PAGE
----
But I still don’t deal with what’s wrong with me in the moment and the rationale for that is quite simple. I don’t want to feel the pain, the grief, the anger, and probably worst of all, the guilt, fear and regret which often comes with taking the lid off the box again and peering back inside.


That’s what happened five years ago when I had my breakdown on what was theoretically supposed to be the happiest day of my life, except it wasn’t just one box. It was all of them. Hundreds, if not thousands of things I’d compartmentalized all the way back to when I was eight years-old all flew open at once…and in a way, I feel like I’ve been on cleanup detail ever since.


Scooping up the contents of another something I’d desperately love to forget, putting it back in the box, and sticking it back in the vault in the hope that this time, the door will stay shut.


I can’t keep doing that, though.


I’ve known it for a long time, but what keeps me awake at night and what makes me push people away and what continues to terrify me to death is now that I’ve gone through it once, albeit on a slightly diminished level, I know just how much it’s going to hurt when and if I start the process of letting it all go.


I wish I could describe it better, but it’s the only comparison I know of that even gets near how it feels from the inside of both my head and heart.


It will be a 100-megaton thermonuclear bomb going off inside me, and there is nothing in existence which can contain that sort of explosion.


Call me crazy, but I tend to think that if anyone else had that sort of situation to look forward to, you’d do everything you could to make sure it never happened either.


Since I’ve been on my own, there’s been a few times where I thought it was going to finally happen, especially once I got to the desert. I’ve had days, this past Monday being one such example, where I went from functionally a-okay to DEFCON 1 in the time it took me to see one picture and one post on Facebook.


And when that happens, my own inner drill sergeant and agent of chaos start trying to convince me to light the fuse or not, which makes the process often even more exasperating. I imagine it’s the same feeling adrenaline junkies get before they jump off a cliff or out of an airplane.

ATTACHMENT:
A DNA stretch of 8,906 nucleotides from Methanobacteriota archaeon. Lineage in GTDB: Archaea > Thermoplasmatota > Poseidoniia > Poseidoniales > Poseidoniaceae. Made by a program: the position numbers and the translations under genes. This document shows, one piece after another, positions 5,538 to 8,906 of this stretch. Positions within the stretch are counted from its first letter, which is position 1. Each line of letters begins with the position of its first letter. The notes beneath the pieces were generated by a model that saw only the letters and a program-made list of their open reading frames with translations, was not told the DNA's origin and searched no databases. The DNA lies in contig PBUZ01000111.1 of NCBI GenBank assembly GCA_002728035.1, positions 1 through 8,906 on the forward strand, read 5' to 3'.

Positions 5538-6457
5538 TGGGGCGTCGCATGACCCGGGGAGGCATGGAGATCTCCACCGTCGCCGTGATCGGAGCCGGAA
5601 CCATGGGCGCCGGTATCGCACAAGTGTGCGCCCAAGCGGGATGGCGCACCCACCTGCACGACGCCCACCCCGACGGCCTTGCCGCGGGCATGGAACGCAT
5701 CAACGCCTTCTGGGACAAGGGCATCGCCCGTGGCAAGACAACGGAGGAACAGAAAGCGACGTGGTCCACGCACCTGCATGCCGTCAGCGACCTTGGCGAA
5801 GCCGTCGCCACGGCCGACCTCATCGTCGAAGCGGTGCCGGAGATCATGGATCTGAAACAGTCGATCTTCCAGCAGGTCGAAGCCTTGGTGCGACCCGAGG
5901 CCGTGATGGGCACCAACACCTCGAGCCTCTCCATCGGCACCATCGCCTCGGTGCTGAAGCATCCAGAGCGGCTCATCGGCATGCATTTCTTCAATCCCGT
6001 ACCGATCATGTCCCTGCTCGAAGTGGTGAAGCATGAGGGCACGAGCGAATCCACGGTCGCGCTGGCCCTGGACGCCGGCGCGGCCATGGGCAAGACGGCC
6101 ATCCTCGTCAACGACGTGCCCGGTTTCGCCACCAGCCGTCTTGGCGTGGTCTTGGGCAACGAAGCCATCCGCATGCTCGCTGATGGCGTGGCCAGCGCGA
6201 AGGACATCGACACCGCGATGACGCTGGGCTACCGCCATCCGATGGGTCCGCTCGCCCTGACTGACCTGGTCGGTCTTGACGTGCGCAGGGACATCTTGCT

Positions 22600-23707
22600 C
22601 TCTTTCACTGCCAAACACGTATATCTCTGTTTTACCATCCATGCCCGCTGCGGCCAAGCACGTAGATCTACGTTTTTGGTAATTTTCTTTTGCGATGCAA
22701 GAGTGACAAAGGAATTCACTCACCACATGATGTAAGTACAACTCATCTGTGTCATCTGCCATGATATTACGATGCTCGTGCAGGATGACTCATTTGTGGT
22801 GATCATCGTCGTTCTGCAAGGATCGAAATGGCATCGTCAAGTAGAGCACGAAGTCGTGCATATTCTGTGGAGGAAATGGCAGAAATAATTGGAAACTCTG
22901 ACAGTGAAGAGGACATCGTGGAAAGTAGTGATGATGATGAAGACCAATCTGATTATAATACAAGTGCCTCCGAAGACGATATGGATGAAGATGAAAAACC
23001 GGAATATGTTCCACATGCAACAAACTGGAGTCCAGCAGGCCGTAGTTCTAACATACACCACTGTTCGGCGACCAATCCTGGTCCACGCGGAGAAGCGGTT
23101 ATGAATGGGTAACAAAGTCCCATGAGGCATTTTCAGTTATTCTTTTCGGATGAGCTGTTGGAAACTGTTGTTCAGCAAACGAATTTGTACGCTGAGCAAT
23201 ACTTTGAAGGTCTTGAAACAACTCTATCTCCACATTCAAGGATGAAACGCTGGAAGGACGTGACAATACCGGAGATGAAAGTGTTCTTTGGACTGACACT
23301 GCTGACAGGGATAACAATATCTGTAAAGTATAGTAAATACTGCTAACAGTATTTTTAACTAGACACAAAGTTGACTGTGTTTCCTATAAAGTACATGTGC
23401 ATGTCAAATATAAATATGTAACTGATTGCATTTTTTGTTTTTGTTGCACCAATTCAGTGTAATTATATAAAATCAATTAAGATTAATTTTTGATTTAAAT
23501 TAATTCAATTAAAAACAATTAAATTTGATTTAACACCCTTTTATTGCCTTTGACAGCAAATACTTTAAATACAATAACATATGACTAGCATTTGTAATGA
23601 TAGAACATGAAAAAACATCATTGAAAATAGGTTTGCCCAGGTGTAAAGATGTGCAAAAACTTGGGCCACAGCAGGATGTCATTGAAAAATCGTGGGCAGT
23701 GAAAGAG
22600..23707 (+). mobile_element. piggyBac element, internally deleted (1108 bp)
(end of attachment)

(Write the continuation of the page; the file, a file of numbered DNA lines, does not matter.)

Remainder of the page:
The reality that this may be the greatest thing you could experience in your life…or it’s going to be the last thing you ever experience in your life because the reality is it’s going to kill you.


If that wasn’t enough, the worst part is the black and white juxtaposition of what I think everyone I know, everyone I care about…everyone I still let myself feel enough to love is going to think, or say, or feel about me when it happens.


In those moments, the enemy actually isn’t the chaostician. It’s the drill sergeant who tells me that if I do this, then I lose what little I have left in the way of relationships I cherish and the tiny bit of hope that I could get back the ones that’ve mattered most to me, which I lost for one reason or another.


It’s the drill sergeant telling me not to accept what I feel for what it is, which is a lifetime’s worth of pain and loss and guilt and anger that I am completely and hopelessly addicted to, because somewhere along the way, I got it in my head that those same people would rather me be this way, than be happy and capable of existing inside this thing that is me.


Just like I got it in my head that I can only exist by the singular definition that was placed on me when I was still a kid. I’m tired of seeing myself through the lens of a monster, a freak, some thing that should’ve never been made to exist in the first place, but after 30 years, the persona is the only thing I know.


It’s the mask I see on my face every day, which is part of why I try so hard to hide it behind the one I put on in the hope that it convinces those same people that I can be what they want or need me to be.


I won’t lie and say that in the time it’s taken me to write this all down, I’ve found myself back in that familiar position more than once, where all I’d have to do is go that much further and detonation is inevitable.


I guess the question I need to answer is can I find it in me to be brave enough to finally do it…and if so, am I strong enough to withstand it?


I wish I knew. I really do.


Anybody got a coin I can flip…?